Hot on the heels of their debut album ‘Till Stilla Falla’ (which I reviewed here slightly less than a year ago) come’s Stilla’s second album of eclectic black metal greatness. Hailing from Sweden and with members of Armagedda, Deranged and Bergraven past and present amongst their ranks, this makes for another heady brew of oddly twisted, yet extremely far reaching black metal.
Whereas their debut reminded me much of the synthy cold blast of early Hot Records black metal luminaries such as Tulus or Enthral, this album has ramped up everything to eleven, setting the band very much into their own camp in sheer sonic terms. The most noticeable difference for me is that there is now a pervading sense of eccentricity about this album, much in the way the earlier works of Fleurety would experiment with strange rhythms, complexity, wandering bass lines and a general feeling of schizophrenia whilst managing to sound somehow completely ‘together’. I think the best example of this can be found in the title track which is also the longest on the album at just over 8 minutes in length. Acoustic interludes, as well as acoustic guitars playing alongside the icy fizz of black metal distortion cleverly mix the contrasts, while the riffs gleefully meander off into their own little reveries, remaining cold and collected thanks to the near ever present layers of eerie synth which billow from the speakers like a freezing mist.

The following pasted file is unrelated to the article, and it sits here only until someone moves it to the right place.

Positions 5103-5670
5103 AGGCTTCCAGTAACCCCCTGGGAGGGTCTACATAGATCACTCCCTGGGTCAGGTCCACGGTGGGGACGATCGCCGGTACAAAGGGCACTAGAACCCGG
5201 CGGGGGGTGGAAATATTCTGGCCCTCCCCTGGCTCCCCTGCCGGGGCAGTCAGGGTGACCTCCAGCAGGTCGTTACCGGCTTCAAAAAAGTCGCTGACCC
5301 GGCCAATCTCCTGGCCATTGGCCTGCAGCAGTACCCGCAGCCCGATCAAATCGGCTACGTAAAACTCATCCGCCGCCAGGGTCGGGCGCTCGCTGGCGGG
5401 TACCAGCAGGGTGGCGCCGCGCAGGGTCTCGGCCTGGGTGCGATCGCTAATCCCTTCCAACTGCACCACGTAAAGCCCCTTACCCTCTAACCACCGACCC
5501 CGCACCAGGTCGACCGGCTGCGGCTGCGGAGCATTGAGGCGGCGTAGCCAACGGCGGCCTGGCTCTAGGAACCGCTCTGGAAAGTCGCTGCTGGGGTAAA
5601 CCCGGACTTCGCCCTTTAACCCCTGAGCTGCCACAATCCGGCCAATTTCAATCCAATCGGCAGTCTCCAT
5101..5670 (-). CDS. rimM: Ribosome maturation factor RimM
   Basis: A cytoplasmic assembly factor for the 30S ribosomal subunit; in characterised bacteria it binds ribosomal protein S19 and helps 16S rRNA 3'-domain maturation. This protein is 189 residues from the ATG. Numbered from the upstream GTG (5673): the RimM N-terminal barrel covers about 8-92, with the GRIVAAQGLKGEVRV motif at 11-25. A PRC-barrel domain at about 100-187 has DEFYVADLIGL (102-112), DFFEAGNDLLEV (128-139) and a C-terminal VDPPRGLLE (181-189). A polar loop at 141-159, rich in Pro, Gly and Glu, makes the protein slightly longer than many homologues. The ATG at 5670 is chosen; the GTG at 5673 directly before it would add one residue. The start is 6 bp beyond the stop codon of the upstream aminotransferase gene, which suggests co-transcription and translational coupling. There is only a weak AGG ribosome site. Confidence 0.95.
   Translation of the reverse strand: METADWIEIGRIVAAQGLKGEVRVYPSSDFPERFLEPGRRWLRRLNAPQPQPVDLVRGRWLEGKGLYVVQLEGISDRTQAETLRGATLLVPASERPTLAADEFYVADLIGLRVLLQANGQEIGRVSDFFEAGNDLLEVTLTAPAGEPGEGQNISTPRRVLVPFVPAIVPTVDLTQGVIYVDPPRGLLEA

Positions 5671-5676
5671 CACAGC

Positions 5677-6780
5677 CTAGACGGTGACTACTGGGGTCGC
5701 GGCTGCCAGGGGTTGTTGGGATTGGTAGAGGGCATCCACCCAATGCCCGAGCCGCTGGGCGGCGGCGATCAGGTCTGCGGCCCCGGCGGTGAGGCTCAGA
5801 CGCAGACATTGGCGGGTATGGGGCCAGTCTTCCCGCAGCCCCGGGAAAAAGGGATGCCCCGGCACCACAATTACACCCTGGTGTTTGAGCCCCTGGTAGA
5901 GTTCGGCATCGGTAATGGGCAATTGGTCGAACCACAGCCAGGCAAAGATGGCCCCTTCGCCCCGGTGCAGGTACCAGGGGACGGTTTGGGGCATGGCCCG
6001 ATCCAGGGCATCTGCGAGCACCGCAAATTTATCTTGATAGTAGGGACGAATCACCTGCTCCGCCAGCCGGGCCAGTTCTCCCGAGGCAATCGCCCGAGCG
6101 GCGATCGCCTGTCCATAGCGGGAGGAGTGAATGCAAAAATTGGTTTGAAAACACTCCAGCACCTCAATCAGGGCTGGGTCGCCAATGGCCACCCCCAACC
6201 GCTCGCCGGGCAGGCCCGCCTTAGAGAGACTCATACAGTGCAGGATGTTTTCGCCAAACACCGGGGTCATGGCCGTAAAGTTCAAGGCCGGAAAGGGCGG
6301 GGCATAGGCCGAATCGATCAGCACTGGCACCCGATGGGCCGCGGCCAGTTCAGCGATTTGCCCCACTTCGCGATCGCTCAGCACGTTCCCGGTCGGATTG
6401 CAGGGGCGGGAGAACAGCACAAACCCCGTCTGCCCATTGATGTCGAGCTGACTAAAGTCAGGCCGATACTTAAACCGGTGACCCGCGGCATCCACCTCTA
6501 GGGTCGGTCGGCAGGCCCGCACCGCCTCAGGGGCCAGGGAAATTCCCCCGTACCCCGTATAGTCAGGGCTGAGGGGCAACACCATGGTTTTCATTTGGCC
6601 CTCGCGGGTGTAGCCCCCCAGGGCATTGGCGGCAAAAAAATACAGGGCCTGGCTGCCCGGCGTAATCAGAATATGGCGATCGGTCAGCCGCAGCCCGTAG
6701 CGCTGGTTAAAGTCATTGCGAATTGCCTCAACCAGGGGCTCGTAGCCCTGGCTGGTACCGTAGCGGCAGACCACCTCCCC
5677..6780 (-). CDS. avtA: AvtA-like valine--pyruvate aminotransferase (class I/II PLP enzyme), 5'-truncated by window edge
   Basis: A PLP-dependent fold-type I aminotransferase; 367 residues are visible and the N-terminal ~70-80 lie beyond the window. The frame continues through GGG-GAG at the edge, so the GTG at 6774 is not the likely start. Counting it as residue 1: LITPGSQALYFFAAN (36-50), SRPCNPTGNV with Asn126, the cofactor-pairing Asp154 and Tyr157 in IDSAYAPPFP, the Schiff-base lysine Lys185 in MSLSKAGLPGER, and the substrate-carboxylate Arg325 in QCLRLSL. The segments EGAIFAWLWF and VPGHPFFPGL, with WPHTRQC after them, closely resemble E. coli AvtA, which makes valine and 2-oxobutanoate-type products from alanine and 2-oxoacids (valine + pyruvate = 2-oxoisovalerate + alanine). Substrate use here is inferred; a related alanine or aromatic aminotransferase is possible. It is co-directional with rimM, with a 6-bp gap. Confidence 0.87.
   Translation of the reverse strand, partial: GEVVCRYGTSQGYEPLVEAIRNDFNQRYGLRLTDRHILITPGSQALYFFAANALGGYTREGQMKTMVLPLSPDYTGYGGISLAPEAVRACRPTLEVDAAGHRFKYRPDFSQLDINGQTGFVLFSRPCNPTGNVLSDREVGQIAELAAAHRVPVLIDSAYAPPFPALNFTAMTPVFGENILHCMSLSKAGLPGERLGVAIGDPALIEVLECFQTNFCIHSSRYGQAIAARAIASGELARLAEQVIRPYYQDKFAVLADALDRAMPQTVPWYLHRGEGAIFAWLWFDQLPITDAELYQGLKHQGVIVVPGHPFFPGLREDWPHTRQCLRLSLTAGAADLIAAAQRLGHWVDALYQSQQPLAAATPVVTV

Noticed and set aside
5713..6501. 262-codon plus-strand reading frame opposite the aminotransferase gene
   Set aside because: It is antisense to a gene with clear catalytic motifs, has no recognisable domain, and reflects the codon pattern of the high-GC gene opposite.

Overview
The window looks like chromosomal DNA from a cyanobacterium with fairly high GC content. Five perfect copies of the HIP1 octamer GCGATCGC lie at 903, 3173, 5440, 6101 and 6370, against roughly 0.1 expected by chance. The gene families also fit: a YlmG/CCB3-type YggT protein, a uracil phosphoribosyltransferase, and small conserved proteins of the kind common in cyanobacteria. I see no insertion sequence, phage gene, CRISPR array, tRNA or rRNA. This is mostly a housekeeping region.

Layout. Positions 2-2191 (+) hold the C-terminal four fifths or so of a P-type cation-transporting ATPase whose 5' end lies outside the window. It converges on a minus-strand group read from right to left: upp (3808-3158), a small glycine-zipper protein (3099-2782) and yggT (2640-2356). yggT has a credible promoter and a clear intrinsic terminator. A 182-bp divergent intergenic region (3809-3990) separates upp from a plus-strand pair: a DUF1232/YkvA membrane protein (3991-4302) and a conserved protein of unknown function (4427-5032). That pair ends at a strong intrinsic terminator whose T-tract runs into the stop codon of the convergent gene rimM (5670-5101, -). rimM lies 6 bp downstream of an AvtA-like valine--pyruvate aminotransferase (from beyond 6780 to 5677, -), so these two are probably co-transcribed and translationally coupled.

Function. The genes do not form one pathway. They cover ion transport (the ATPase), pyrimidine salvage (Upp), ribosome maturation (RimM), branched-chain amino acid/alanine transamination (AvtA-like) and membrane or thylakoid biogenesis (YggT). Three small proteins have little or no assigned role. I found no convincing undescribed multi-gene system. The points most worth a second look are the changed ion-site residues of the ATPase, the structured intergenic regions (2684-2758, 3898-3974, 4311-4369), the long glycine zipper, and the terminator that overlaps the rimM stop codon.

The chest beating ‘Själavrängaren’ shows similar qualities to the tracks from their first album, marrying speedy rhythms and anthemic riffage to great effect, all topped off with spiteful barks and maniacal drum barrages. ‘Hjärta Av Sten’ uses clean vocals to great effect (reminding me of Garm’s works in early Ulver), and with its freezing riffs flailing all around once the tempo breaks into ‘ludicrous’ speed, I’d probably say it’s my favourite track on the album just for its complete breaking of every chain and exposing the explosive inner hatred (if only for a minute or two).
There is a lot to like here. While there are clearly many layers and complexities to Stilla’s music, it’s packed with earthy melody and a real feeling of heart throughout. It’s cold, with an ever present bleakness to it that saturates your very being, and with so many twists and turns, you daren’t do anything but hold on for the ride so as not to miss a second of it. Captivating!
(8.5/10 Lars Christiansen)